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... With a Spoon. - 42%

Dullahan, November 1st, 2017
Written based on this version: 2005, CD, Nuclear Blast

The early and mid 2000's were not very kind to the stalwarts of the previously fledgling melodic death metal, with them either beginning to fall into a void of self-important redundancy (Dark Tranquillity) or, in an ill-planned bid for relevance, butchering their classic sound and parading its empty husk around as if in a freak show (In Flames). With new, fresh-sounding bands like Insomnium, Omnium Gatherum and Nightrage doing their damndest to carry the torch, things were looking grim for the old school folks and for mid-tier acts like Helsingborg's Soilwork, who were already coming from a recent string of underwhelming records.

Their 2004 outing, "Stabbing the Drama", strongly reminds me of a deadpan serious version of a funny internet video in which a guy is relentlessly pursued by an invincible, inescapable murderer whose sole method of dealing damage is hitting victims with a small kitchen spoon until they die. Akin to that, it's almost an unintended parody of modern melodeath, if you will. Or maybe a Siberian Husky puppy, who's crazy to come off as mean and big, but has no teeth, so it kind of looks cute instead. Compared to "Natural Born Chaos", it's certainly darker, yet shallower and even less guitar driven.

Every song fits the same development style; like a drowning man who glimpses a large plank, they all race furiously and desperately towards their salvation (the choruses) without much preoccupation with the surroundings. Bjorn Strid sputters whatever he can in the allotted time he's given, as if filling a quota for lifeless yelling, then takes a sip of chamomile for the inevitable clean hook around the corner. Save for the growled refrain to "Blind Eye Halo", nothing out of the ordinary happens; if you've made it past track number 2, you've heard all the album has to offer.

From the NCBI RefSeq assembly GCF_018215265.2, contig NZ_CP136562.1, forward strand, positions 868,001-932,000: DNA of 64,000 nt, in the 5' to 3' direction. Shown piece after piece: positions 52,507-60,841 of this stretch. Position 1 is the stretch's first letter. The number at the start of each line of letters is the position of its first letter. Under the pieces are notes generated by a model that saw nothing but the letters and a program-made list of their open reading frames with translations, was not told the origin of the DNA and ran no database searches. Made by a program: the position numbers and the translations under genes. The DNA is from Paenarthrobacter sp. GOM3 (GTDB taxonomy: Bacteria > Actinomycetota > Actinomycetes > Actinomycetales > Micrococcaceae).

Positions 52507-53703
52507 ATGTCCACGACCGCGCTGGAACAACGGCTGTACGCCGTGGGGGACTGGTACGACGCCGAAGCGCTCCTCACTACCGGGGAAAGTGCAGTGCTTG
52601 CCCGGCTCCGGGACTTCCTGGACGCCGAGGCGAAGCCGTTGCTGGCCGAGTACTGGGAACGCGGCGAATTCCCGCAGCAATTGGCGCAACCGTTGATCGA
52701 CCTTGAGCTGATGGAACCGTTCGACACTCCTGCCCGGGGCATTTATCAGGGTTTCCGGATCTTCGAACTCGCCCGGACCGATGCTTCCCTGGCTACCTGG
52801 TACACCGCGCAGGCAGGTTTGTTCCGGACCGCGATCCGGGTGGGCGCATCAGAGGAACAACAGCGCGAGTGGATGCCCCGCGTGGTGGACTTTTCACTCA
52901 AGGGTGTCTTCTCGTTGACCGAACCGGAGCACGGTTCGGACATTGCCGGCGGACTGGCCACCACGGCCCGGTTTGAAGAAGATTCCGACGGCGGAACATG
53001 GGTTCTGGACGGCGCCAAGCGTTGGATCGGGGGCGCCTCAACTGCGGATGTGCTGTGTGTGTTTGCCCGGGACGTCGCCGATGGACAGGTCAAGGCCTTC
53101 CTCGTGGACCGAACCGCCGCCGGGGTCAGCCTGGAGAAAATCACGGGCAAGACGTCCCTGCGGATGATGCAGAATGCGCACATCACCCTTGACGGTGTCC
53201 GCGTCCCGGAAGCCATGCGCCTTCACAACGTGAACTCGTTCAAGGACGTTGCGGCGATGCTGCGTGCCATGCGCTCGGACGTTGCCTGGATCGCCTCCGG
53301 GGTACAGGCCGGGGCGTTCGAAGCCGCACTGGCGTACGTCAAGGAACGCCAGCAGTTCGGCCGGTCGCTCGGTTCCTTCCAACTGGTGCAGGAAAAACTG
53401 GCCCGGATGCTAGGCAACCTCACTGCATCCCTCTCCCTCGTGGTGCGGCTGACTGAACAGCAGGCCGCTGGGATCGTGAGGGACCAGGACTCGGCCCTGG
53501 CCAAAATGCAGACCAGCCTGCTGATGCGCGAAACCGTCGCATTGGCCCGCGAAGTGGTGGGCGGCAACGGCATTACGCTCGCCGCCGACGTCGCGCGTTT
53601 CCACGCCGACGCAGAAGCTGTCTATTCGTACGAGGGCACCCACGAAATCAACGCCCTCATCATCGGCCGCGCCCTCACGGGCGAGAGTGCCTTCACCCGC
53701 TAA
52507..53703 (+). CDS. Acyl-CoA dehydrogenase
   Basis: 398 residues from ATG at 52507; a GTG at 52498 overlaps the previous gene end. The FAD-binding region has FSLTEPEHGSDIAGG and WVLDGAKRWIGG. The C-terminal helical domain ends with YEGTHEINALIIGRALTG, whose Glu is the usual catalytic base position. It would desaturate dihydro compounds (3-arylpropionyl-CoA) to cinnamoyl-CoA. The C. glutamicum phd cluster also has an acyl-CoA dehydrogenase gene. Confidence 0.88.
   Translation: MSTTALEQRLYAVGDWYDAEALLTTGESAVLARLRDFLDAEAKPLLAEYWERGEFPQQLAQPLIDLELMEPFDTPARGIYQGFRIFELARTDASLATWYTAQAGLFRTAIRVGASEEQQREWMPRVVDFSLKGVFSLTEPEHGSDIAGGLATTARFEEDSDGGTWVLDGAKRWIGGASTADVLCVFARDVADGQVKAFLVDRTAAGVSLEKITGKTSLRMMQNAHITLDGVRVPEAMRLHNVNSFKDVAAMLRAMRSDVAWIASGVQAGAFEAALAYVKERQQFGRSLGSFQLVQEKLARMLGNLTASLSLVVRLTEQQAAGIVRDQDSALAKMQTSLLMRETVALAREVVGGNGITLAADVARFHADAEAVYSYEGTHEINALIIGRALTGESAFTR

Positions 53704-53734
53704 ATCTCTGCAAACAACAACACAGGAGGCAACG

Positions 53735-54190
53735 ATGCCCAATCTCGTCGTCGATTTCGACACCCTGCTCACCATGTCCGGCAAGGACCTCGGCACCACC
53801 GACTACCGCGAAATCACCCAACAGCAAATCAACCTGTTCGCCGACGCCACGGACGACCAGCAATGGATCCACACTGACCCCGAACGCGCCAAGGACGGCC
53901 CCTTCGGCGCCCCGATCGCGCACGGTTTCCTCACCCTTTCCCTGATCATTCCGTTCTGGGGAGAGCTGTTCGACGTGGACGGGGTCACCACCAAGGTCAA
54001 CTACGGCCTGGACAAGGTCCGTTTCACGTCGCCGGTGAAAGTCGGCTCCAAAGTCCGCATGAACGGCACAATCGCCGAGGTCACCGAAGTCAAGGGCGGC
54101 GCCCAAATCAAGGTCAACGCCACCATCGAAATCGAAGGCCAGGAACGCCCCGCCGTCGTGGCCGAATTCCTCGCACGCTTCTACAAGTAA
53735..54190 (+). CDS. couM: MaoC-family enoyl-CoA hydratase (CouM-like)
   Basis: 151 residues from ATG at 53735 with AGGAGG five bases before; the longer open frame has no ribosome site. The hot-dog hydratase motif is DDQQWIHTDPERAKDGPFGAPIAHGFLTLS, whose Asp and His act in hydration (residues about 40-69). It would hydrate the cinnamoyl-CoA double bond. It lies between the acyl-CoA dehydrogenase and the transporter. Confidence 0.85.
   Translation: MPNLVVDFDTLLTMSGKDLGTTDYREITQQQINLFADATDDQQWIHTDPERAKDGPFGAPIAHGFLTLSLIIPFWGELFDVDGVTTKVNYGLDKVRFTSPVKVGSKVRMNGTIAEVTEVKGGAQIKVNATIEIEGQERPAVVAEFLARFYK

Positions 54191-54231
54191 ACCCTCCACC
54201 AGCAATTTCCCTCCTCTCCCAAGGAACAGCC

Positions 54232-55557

What holds the whole thing from collapsing around itself is that said choruses are mostly nice. Pop-oriented and harmless at best, they're streamlined and built around Strid's clean singing, which by that time had already become decent enough as to not send most listeners into fits of cringe. He was still far from the accomplished crooner he'd become in a decade, but also safely distant from the dismal likes of Anders Fridén. However, he and Dirk Verbeuren's tight drumming are not enough to save the album from the pit of morasses that is the guitar department, with Wichers and Frenning producing endless waves of groove riffs that sound like transition pieces to more muscular main phrases that never arrive, while leads are sparse and treated like afterthoughts; a long way from enjoying the spotlights that "The Chainheart Machine" provided.

All in all, "Stabbing the Drama" is an improvement over "Figure Number Five" solely because the hooks stick better, but still lacks punch - which it frequently mistakes for cheap grit - and good guitar solos. As it stands, it's not much more than a forgettable affair sandwiched between two really dumb albums in Soilwork's bumpy journey towards redemption. Skip it.